with powered devices may cause improper operation or damage.
The PI modules draw power for the active circuitry from the backplane.
Input signals are optically isolated.
Note: Do not connect wiring to both the Low and High speed selections
for a given channel. This results in unpredictable operation of the PI
module.
+T 12 / 24 V dc
Jumper
Figure 4-11. Pulse Input J4 Jumper (Set to +12 V)
Issued Mar-06
Input/Output Modules
4-13
ROC827 Instruction Manual
Representative
Internal Circuit
Field Wiring
12KHz PI FILTER &
LEVEL DETECTION
12KHz PI FILTER &
LEVEL DETECTION
+
-
OPEN DRAIN TYPE
OR
OPEN COLLECTOR DEVICE
EXTERNALLY POWERED
+
-
CONTACT-CLOSURE DEVICE
EXTERNALLY POWERED
DOC0510A
Figure 4-12. Externally Powered Pulse Input Module Field Wiring
L
+
H
+T
L
OPEN COLLECTOR
OR
OPEN DRAIN TYPE DEVICE
ROC800 POWERED
-
H
+
METER COIL
+T
COM
CH 2
COM
12KHz PI FILTER &
LEVEL DETECTION
Field Wiring
PI
CH 1
Representative
Internal Circuit
2 CHAN
DOC0511A
Figure 4-13. ROC800-Powered Pulse Input Module Field Wiring
Note: All I/O modules are isolated on the field side. Be aware that you can
induce ground loops by tying commons from various modules together.
4.9
RTD Input Modules
The Resistance Temperature Detector (RTD) module monitors the
temperature signal from an RTD source. The module can accommodate
input from a two-, three-, or four-wire RTD source.
The active element of an RTD probe is a precision, temperature-dependent
resistor made from a platinum alloy. The resistor has a predictable positive
temperature coefficient, meaning its resistance increases with temperature.
Issued Mar-06
Input/Output Modules
4-14
ROC827 Instruction Manual
The RTD input module works by supplying a small consistent current to
the RTD probe and measuring the voltage drop across it. Based on the
voltage curve of the RTD, the ROC827 firmware converts the signal to
temperature.
The RTD input module monitors the temperature signal from a resistance
temperature detector (RTD) sensor or probe. A two-channel 16-bit RTD
module is available. The RTD module isolation includes the power supply
connections.
The RTD modules draw power for the active circuitry from lines on the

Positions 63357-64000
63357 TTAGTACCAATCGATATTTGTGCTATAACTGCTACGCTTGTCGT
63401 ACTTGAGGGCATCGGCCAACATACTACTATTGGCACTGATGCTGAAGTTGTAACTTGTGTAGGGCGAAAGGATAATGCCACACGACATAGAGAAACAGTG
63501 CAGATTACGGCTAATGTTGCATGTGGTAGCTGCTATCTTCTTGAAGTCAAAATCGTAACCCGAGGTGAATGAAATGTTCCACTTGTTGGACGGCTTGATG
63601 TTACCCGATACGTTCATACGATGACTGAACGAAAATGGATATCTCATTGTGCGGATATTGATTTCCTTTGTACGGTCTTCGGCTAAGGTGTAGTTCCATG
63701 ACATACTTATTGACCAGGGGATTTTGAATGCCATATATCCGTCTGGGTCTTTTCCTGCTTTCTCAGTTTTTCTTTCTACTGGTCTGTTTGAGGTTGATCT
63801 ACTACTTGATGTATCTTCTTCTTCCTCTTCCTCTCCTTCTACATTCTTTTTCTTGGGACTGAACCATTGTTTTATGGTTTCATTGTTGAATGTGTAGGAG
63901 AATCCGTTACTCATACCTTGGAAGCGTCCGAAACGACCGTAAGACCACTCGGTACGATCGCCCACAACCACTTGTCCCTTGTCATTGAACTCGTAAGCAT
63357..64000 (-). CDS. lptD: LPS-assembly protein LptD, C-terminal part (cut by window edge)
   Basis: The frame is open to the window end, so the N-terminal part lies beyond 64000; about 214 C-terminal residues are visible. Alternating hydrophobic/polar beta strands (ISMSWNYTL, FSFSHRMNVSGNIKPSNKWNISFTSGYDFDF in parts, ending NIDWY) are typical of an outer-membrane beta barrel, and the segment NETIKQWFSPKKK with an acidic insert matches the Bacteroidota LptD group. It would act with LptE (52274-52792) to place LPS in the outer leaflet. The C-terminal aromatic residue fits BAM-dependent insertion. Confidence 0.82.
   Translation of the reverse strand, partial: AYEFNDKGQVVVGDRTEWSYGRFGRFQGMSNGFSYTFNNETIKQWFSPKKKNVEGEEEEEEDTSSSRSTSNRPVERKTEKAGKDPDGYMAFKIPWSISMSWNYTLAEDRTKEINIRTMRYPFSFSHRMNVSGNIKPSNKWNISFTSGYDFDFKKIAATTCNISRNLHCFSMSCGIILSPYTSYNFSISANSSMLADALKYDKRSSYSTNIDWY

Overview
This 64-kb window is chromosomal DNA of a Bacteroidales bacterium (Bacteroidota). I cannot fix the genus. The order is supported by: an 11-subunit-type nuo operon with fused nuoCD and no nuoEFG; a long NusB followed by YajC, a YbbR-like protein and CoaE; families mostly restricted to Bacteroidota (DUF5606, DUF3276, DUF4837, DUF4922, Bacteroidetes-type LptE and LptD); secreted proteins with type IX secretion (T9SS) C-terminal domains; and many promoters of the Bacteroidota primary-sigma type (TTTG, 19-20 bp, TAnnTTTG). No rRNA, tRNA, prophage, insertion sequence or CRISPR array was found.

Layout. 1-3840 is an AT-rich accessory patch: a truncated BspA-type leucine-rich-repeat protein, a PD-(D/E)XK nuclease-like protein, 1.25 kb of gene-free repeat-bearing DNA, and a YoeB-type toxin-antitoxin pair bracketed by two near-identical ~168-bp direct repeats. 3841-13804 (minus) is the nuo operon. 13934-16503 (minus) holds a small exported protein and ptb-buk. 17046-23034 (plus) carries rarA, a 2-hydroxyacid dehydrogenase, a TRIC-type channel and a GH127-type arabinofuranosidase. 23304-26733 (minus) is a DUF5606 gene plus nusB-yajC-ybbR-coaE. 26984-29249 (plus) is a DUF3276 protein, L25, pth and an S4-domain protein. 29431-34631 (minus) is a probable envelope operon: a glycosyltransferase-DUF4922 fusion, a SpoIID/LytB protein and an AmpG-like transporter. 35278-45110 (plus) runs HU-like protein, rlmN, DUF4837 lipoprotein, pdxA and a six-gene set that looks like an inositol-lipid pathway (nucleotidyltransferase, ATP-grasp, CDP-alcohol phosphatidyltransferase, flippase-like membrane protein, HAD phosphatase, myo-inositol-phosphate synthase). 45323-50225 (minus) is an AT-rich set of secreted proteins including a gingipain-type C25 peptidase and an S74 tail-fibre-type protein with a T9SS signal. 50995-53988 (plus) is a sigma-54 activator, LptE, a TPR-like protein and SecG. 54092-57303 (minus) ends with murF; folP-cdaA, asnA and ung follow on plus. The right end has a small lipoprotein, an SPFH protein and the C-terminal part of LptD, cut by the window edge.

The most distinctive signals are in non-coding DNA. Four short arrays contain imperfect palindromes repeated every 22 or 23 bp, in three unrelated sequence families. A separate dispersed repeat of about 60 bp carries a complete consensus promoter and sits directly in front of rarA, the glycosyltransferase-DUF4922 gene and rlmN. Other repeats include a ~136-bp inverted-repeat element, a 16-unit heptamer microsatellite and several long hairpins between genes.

backplane.
It may be more convenient to perform calibration before connecting the
field wiring. However, if the field wiring between the ROC827 and the
RTD probe is long enough to add a significant resistance, then perform
calibration in a manner that considers this.
4.9.1 Connecting the RTD Wiring
Temperature can be input through the Resistance Temperature Detector
(RTD) probe and circuitry. An RTD temperature probe mounts directly to
the piping using a thermowell. Protect RTD wires either by a metal sheath
or by conduit connected to a liquid-tight conduit fitting. The RTD wires
connect to the four screw terminals designated “RTD” on the RTD
module.
The ROC827 provides terminations for a four-wire 100-ohm platinum
RTD with a DIN 43760 curve. The RTD has an alpha equal to 0.00385 or
0.00392Ω/Ω°C. You can use a two-wire or three-wire RTD probe instead
of a four-wire probe, but they may produce measurement errors due to
signal loss on the wiring.
Wiring between the RTD probe and the ROC827 must be shielded wire,
with the shield grounded only at one end to prevent ground loops. Ground
loops cause RTD input signal errors.
Table 4-1. RTD Signal Routing
Signal
CH 1 (REF)
CH 1 (+)
CH 1 (–)
CH 1 (RET)
Not Connected
CH 2 (REF)
CH 2 (+)
CH 2 (–)
CH 2 (RET)
Not Connected
Issued Mar-06
Terminal
1
2
3
4
5
6
7
8
9
10
Input/Output Modules
Designation
Constant Current +
V+ RTD
V– RTD
Constant Current –
N
Constant Current +
V+ RTD
V– RTD
Constant Current –
N/A
4-15
ROC827 Instruction Manual
Note: All I/O modules are isolated on the field side. Be aware that you can
induce ground loops by tying commons from various modules together.
4-Wire RTD
3-Wire RTD
2-Wire RTD
Red
Jumper
Jumper
Red
Red
Red
Jumper
Figure 4-14. RTD Sensor Wiring Terminal Connections
Figure 4-14 and Table 4-2 display the connections at the RTD terminals
for the various RTD probes.
Table 4-2. RTD Wiring
Terminal
REF
+
–
RET
4-Wire RTD
Red
Red
White
White
3-Wire RTD
Jumper to +
Red, Jumper to REF
White
White
2-Wire RTD
Jumper to +
Red, Jumper to REF
White, Jumper to RET
Jumper to –
Note: The wire colors for the RTD being used may differ.
4.10
J and K Type Thermocouple Input Modules
The five-channel J and K Type Thermocouple Input module monitors
either J or K Type Thermocouple (T/C). J and K refer to the type of
material used to make a bimetallic junction: Type J (Iron/Constantan) and
Type K (Chromel/Alumel). These dissimilar junctions in the thermocouple
junction generate different millivolt levels as a function of the heat to
which they are exposed.
The J and K Type Thermocouple Input module measures the voltage of